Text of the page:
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Generics in Scala

Volume 3, Issue 13; 04 Apr 2019

The intersection of Java generics and Scala is…not going well for me.

I freely admit to being a little out of my depth here. My formal training in type systems is a good few decades behind me. I’ve used generics in Java rather trivially once or twice, but they’re not something about which I can claim to have a deep and thorough understanding. I’m also a relative newcomer to Scala, so I’m not claiming a deep or thorough understanding of its type system either.

I set out this evening to update my XML Calabash v2 implementation, written in Scala (2.12 today) to use Saxon 9.9. Saxon 9.9 introduces generics in a number of places. Fine by me. I can cope, I imagine.

Except, I can’t apparently.

The stumbling block is trying to implement a class that extends the ExtensionFunctionDefinition class.Saxonica don’t appear to publish versioned APIs, so if you’re reading this much after 3 April 2019, take what you find at those pages with a grain of salt. It has an inner class that extends the ExtensionFunctionCall class. That, in turn, has an abstract method, call, defined thusly in Java:

public abstract Sequence<?> call(
    XPathContext context,
    Sequence[] arguments
)

My first attempt to define this in Scala was:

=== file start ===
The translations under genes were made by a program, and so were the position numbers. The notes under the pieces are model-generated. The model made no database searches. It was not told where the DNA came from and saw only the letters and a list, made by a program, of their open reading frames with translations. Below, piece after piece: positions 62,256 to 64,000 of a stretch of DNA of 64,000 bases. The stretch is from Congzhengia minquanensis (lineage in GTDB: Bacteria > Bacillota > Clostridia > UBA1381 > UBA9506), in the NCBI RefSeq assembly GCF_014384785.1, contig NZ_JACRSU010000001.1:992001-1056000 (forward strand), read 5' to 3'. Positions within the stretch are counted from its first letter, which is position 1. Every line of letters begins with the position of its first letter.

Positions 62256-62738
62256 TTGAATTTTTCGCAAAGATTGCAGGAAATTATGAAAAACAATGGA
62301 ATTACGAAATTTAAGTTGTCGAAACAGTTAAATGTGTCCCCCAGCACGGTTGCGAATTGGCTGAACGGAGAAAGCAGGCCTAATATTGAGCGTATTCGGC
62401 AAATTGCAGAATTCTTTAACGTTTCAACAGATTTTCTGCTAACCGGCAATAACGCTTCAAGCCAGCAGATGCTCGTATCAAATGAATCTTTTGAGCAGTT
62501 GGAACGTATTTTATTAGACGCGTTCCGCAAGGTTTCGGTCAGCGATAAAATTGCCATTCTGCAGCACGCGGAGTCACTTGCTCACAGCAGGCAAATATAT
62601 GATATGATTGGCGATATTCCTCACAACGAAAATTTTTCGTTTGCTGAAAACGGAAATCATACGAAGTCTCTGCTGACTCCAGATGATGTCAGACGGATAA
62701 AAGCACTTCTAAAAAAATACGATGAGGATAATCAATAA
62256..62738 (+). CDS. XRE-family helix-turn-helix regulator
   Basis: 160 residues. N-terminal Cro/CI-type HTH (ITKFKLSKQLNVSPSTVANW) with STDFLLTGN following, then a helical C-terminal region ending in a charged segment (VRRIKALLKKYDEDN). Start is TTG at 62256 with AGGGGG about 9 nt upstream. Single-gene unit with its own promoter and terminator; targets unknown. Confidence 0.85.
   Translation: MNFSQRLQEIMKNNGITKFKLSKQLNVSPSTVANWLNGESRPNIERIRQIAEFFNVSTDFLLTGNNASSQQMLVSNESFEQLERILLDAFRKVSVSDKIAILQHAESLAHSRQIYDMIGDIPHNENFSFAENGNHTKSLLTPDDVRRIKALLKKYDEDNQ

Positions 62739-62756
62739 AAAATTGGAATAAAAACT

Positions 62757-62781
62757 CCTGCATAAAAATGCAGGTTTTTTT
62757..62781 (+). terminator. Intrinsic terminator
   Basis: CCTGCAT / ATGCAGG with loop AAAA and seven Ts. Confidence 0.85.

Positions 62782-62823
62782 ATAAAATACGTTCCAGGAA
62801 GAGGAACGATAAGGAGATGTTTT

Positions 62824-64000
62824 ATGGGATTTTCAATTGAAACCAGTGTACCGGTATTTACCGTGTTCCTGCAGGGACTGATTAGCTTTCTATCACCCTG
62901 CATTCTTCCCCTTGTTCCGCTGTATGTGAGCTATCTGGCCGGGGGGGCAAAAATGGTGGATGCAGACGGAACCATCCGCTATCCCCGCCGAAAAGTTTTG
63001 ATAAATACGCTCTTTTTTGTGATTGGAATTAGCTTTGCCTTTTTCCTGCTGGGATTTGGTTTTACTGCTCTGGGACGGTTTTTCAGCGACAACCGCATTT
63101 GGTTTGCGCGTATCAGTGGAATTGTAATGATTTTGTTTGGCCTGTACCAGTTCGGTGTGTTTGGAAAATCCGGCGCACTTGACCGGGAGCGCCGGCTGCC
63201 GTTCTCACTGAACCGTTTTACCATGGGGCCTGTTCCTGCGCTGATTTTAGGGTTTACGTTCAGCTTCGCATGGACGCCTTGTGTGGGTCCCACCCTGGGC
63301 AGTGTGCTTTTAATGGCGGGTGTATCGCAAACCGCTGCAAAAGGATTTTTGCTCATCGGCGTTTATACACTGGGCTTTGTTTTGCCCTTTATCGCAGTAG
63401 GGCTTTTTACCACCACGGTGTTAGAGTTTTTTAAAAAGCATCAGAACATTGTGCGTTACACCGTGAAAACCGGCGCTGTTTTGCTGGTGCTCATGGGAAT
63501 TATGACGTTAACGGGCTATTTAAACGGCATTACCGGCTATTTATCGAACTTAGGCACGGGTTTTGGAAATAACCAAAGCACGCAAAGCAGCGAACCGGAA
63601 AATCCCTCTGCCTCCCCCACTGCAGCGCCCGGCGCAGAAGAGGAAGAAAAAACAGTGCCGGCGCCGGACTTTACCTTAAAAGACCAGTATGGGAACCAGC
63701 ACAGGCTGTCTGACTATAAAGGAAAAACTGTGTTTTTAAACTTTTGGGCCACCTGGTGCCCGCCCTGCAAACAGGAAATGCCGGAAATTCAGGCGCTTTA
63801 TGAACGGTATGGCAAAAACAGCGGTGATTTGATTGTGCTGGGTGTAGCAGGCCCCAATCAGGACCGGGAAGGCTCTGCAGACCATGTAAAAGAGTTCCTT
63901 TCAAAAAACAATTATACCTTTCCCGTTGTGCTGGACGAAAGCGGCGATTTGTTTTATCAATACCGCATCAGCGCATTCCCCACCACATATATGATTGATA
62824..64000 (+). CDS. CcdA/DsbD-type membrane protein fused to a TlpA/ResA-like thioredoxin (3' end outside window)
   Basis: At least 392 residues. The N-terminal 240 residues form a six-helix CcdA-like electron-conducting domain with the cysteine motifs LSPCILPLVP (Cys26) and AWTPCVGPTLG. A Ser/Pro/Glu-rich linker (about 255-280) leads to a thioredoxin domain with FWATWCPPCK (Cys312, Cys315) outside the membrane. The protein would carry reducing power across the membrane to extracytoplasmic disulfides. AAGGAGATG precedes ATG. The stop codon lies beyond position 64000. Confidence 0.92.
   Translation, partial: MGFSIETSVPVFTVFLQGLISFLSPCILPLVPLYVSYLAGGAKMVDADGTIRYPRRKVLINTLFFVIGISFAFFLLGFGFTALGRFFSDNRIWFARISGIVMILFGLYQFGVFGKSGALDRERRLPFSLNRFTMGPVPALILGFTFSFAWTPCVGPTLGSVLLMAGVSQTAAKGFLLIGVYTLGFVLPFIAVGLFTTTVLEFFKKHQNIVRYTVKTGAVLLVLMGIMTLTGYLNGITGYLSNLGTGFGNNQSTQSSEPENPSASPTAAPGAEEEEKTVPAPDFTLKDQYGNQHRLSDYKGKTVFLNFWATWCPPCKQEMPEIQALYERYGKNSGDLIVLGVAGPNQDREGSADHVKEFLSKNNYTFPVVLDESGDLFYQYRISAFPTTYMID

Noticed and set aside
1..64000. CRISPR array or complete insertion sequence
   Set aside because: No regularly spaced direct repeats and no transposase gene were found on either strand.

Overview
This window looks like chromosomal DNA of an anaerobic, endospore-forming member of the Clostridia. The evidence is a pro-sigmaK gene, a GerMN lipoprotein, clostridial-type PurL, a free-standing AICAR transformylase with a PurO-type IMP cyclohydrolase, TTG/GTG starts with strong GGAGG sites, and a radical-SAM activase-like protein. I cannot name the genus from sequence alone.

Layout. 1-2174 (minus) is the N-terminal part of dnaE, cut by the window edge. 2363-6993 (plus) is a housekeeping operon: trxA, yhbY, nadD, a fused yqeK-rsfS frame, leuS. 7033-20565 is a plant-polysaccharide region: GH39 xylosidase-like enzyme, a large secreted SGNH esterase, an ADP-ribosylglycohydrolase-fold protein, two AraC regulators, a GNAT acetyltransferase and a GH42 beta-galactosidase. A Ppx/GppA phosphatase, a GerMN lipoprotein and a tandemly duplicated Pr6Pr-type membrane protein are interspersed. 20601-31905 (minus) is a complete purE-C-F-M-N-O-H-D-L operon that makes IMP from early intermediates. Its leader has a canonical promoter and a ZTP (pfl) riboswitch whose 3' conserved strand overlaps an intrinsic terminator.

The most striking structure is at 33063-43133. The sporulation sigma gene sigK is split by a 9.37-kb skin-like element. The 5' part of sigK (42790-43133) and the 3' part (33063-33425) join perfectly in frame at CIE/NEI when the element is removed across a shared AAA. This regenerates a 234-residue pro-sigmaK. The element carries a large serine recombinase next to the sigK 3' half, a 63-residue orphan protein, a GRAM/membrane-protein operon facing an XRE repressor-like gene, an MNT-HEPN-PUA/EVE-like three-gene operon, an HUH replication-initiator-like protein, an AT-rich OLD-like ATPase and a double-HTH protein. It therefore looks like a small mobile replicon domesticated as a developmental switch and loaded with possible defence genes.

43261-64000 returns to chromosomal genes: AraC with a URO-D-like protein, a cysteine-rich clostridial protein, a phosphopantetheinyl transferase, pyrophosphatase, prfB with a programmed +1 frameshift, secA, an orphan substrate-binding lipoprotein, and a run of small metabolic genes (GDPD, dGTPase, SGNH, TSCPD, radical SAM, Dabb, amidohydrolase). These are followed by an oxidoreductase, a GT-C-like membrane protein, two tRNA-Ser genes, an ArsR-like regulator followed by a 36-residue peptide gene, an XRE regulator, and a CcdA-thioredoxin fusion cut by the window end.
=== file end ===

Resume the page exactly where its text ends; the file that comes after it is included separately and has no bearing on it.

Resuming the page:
override def call(
    context: XPathContext,
    arguments: Array[Sequence]
): Sequence[_]

but that doesn’t compile: “trait Sequence takes type parameters”. For my second attempt, I tried:

override def call(
    context: XPathContext,
    arguments: Array[Sequence[_]]
): Sequence[_]

But that, I’m told, doesn’t override anything. Hark, the compiler says: [error] (Note that Array[net.sf.saxon.om.Sequence] does not match Array[net.sf.saxon.om.Sequence[_]]: their type parameters differ)

And here we seem to be at an impasse. I can just implement the damned thing in Java, of course, but is this an actual limitation in Scala or in my understanding?

I was lying before, by the way, about my first attempt. My first attempt was actually:

override def call(
    context: XPathContext,
    arguments: Array[Sequence[_ <: Item[_ <: Item[_]]]]
): Sequence[_ <: Item[_ <: Item[_]]]

which I crafted by bluntly copying Java into Scala and letting IntelliJ IDEA translate it. I had failed to work out what to do with the recursive nature of the Item declaration.

Update 4 Apr 2019: When the answer failed to turn up on Twitter in a timely fashion, I decided to ask stackoverflow which is probably what I should have done in the first place.

Update 13 Apr 2019: In the end, I punted and wrote Java shims that call Scala implementations. It may not be pretty, but it works.